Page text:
Toowoomba hospital chiefs say no double dipping
TOOWOOMBA hospital chiefs have reassured the community no doctors at the hospital had been double-dipping despite state-wide media reports last week to the contrary.
Last week, it was claimed more than 50 per cent of senior clinicians treating private patients in Queensland public hospitals were using the private practice scheme to top up their salaries instead of raising revenue for the state's public hospitals.
Another 93 per cent were not raising enough revenue to cover the extra allowance they were getting to treat private patients, costing taxpayers more than $800 million in the past nine years.
Health Minister Lawrence Springborg said the "scandal" revealed in a Queensland Audit Office report tabled in parliament rivalled the "infamous health payroll bungle" and the fake Tahitian prince debacle within Queensland Health.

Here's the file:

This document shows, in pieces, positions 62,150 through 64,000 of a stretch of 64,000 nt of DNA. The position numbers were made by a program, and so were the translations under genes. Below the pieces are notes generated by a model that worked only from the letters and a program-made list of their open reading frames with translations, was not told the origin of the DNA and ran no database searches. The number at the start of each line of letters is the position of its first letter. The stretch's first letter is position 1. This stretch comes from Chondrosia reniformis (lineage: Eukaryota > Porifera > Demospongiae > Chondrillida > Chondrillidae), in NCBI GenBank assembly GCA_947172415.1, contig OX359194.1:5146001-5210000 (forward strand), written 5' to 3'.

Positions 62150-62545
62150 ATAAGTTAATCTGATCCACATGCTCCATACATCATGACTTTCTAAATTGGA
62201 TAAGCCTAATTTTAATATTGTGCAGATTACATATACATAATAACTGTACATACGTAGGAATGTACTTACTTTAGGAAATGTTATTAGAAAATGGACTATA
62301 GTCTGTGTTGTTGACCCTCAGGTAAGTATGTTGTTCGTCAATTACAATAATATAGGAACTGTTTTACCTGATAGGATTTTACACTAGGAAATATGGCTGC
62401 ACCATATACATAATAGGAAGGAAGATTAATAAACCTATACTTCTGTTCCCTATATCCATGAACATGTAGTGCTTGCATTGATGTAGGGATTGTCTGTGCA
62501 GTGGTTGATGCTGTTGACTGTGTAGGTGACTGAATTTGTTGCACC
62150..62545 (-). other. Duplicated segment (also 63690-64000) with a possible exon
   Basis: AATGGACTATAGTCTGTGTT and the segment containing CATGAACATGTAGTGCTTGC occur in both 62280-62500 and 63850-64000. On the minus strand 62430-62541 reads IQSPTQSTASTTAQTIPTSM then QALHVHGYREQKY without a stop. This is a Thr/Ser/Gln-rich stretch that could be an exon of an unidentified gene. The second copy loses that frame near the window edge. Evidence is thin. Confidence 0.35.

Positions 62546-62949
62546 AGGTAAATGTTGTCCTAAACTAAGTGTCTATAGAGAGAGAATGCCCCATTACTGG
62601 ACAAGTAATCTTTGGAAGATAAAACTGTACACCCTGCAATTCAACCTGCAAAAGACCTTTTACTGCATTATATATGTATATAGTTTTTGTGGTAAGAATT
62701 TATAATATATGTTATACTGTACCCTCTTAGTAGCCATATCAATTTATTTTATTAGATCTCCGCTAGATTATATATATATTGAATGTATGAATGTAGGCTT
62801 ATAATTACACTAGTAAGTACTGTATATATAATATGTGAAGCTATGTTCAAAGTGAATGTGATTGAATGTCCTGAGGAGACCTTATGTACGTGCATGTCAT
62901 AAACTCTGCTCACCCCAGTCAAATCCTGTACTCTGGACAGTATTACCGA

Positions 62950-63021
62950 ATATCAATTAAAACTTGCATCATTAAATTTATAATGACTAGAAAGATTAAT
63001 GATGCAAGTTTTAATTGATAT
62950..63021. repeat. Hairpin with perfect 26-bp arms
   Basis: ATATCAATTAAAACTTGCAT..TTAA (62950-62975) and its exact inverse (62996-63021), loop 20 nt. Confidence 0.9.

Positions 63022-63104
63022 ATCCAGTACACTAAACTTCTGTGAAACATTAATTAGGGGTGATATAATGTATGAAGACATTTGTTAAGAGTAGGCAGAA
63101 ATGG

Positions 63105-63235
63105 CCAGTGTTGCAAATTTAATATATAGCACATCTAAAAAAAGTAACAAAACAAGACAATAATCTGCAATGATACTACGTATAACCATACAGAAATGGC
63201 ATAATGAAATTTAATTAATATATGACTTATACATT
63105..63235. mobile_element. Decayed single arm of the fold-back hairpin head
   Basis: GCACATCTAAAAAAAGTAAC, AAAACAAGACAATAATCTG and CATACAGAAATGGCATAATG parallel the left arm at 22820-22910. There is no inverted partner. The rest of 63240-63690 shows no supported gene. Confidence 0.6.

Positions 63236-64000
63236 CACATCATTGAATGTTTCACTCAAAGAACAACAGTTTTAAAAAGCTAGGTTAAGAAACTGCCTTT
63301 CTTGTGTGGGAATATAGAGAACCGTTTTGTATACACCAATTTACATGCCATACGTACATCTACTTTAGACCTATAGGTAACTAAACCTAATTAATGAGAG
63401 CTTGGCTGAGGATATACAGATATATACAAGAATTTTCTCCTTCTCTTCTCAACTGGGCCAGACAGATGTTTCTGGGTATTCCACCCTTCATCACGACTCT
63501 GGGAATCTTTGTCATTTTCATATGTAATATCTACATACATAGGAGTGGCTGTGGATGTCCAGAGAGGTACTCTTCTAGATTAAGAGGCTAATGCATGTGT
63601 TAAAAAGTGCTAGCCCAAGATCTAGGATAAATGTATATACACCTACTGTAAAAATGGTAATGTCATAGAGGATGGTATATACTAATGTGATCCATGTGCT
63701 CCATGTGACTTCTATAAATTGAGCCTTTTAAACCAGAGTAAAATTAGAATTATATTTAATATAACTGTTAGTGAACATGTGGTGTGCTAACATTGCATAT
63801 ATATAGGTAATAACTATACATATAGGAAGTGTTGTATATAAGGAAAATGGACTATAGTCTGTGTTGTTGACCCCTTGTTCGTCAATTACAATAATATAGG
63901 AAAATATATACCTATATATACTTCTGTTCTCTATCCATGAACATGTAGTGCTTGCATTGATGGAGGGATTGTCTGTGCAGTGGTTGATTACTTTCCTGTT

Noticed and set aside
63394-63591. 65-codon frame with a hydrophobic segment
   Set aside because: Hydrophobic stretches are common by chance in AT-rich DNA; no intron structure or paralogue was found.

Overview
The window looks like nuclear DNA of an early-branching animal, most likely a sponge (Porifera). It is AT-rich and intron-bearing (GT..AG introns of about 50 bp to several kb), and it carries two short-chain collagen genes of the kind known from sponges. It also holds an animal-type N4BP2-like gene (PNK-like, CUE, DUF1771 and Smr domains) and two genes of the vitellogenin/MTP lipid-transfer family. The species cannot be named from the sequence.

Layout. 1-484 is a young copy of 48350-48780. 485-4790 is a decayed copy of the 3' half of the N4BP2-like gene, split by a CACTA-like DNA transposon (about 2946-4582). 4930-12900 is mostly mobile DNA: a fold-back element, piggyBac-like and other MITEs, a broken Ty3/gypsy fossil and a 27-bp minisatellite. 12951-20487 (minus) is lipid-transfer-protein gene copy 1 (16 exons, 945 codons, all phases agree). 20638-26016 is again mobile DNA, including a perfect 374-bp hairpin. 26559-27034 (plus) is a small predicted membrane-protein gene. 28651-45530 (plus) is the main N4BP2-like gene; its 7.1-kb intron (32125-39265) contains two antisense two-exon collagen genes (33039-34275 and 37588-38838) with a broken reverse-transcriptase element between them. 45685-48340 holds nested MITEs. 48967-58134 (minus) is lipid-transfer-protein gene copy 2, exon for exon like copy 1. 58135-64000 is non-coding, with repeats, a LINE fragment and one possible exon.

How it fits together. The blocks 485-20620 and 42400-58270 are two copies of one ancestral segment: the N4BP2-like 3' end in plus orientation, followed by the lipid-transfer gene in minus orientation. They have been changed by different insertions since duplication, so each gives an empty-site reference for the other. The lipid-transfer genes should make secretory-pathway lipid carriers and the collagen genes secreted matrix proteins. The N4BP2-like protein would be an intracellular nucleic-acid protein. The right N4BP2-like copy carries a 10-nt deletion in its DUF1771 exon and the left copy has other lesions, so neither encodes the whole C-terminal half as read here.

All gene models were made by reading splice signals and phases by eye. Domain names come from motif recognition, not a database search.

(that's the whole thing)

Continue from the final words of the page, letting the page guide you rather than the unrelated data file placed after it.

However, Darling Down Hospital and Health Service chairman Mike Horan said the damning report did not implicate any Toowoomba or Darling Downs hospitals.
"This audit report will provide Queensland Health and the Hospital Boards with a way forward," Mr Horan said.
"It will do it in a way that is transparent and accountable.
"The way the old system was designed to work has not panned out that way," he said.
Mr Horan said the system, which was introduced in 1992, was designed to attract workers to an ailing system.
"It was a system at the time when the public health system was trying to attract staff," he said.
Toowoomba hospital executive director of medical services Dr Peter Gillies said there were definitely no doctors at the hospital that had been using the system to pump up their salaries.
"There is some lack of clarity around whether the system was designed to maximise private revenue through the public system as opposed to aiding recruitment and retention," Dr Gillies said.
"There are no doctors at Toowoomba hospital who are double dipping."